Modern rust proofing is nothing short of amazing. If you have a car you want to drive in the winter without trashing it, have it rust proofed, and have them touch it up every year too. It's almost like having your car's underside turned into a boat bottom in how little it ends up mattering if you get it covered in road salt. The first time I saw a car with this done, I laughed really hard because of how ridiculously effective it is. Totally worth the money.

The one thing to understand is that if you have a car that is already a rust bucket, nothing will stick to it for long unless you sand or other media blast all the rust off, so it's best to have done to a clean car.

BenzFanatic 11-18-13 04:24 PM

The stuff Michigander mentioned is the best... My 30 year old car still has the original rubber undercoating, and there isn't a bit of rust except surface rust on stationary suspension parts pretty much. The stuff you rub on a lot of people swear by. If you're trying to rust-proof an already rusty part, something like POR 15 or "Miracle paint" work wonders. You can even use them in conjunction with fiberglass mesh and resin to rebuild a rusted out part.

DannoXYZ 11-18-13 06:36 PM

There is no one "best" rustproofing product. It really comes down to what are you rustproofing?
For autos, specialized products like Michigander mentioned are best. They are a multi-layer process.

Some imported cars come with zinc-galvanized bodies. It's rust-resistant even before the primer and paint is applied. These cars resist rock-chips, sand and salt for quite a long time. If you're in a rust-prone area, you may want to consider one or these cars if you're going to be living there in the next 10-20 years, as the cost of maintenance and rust-fighting will be much lower in the long-run.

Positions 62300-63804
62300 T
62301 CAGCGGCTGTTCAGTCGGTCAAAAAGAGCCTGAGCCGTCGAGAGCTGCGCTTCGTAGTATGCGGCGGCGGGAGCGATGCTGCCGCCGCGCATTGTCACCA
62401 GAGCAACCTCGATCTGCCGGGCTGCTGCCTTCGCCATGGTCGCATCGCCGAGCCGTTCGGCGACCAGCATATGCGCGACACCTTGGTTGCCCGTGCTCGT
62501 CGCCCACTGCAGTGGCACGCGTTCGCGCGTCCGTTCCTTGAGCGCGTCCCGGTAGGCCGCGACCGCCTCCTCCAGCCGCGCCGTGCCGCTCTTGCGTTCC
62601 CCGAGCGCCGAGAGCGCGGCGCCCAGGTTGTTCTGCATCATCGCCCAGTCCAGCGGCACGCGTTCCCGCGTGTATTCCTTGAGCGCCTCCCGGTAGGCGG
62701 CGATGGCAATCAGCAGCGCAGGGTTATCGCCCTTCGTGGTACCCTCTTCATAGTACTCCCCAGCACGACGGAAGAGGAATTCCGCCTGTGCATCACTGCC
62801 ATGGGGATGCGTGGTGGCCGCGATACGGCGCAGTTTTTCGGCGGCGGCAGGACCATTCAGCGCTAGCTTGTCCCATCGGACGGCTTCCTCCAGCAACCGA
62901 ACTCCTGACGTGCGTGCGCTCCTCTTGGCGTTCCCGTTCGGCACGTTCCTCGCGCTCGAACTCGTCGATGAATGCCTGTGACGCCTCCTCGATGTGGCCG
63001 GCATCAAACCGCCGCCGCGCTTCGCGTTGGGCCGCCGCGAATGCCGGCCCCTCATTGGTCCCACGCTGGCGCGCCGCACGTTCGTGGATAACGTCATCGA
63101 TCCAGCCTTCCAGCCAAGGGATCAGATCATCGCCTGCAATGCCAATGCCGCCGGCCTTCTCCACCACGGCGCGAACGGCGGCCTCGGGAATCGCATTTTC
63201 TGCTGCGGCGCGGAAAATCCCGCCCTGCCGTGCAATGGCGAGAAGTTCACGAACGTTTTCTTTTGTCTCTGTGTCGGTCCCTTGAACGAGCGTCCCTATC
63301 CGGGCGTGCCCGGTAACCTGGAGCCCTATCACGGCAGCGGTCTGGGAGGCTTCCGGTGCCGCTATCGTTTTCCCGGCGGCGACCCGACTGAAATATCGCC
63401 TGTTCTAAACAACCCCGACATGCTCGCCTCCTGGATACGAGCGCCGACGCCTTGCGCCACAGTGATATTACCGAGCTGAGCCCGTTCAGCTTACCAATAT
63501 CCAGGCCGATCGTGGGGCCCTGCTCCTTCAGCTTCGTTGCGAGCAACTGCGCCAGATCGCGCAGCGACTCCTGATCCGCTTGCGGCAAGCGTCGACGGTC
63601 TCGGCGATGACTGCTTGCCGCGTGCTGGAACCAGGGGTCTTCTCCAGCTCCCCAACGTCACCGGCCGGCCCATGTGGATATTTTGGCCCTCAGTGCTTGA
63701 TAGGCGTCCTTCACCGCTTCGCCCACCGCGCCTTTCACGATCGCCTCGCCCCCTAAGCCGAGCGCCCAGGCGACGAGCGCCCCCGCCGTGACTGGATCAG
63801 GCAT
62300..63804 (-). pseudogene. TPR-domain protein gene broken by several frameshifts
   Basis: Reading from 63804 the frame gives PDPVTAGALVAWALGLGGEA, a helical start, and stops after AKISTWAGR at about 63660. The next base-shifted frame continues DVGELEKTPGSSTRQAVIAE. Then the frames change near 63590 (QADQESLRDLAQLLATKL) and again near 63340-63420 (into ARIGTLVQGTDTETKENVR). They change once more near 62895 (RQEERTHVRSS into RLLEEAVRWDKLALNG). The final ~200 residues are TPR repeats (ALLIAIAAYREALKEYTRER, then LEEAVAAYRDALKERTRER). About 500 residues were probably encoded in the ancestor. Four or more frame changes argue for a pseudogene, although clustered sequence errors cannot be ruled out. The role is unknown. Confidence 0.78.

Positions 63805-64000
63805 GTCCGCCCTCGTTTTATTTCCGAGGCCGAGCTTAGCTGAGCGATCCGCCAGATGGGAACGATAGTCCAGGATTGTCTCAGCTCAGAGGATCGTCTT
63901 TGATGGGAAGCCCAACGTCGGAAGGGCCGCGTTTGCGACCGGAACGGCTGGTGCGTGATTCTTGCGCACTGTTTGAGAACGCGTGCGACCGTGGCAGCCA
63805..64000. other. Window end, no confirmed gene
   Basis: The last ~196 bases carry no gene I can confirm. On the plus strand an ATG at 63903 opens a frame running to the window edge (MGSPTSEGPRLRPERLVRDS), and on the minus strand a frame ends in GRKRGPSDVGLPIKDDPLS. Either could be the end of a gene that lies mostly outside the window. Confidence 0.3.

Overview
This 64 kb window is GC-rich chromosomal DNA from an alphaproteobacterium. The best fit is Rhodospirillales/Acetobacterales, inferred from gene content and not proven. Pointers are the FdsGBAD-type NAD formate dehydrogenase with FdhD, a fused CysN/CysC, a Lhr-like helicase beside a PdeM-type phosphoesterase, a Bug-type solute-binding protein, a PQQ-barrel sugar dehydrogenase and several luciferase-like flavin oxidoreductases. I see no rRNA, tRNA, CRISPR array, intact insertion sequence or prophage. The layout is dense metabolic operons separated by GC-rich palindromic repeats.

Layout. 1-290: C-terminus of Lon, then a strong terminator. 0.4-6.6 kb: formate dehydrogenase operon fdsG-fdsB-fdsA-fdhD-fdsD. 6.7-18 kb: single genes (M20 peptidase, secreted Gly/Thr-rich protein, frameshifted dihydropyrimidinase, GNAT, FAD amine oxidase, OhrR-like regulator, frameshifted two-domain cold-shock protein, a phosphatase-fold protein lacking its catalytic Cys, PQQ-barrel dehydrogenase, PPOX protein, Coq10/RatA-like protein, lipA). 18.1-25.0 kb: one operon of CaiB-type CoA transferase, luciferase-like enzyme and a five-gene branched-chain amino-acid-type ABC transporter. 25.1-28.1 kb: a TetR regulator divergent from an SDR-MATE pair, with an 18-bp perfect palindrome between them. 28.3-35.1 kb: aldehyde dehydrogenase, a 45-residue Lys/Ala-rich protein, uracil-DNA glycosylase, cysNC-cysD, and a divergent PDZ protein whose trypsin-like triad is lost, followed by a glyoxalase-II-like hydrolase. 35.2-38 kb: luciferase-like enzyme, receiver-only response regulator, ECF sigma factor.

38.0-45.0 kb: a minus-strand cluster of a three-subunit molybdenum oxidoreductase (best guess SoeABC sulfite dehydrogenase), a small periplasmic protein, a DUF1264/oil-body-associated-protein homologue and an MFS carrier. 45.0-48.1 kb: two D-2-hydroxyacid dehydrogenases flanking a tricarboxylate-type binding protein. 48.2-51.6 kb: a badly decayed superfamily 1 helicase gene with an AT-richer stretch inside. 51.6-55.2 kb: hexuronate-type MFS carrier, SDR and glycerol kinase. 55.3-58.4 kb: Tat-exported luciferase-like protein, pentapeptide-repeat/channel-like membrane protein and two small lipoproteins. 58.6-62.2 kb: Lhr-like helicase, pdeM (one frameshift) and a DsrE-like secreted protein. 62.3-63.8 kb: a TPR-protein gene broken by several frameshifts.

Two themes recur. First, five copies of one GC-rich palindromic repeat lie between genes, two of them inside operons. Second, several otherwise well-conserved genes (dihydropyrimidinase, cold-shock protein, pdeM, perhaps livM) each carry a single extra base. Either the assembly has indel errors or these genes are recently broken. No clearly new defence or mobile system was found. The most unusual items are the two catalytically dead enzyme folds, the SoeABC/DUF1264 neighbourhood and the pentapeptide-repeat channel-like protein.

If you're dealing with an existing rusted part, it's really, really difficult as it's pretty much impossible to stop rust once it's started. You have to grind/cut off all the metal that has any rust on it because rust alternates between ferric and ferrous-oxide and will creep laterally beneath the paint without needing any additional oxygen. In this case, after grinding/cutting off all the rusted metal, you can then treat the bare surfaces with a conversion-coating. It's a reduction-reaction that attempts to remove the oxygen from any microscopic rust on the surface that's not visible. Then you cover all that up with etching-primer, sanding-primer, then paint. A lot of work, but much better and longer lasting solution than any spray-on product.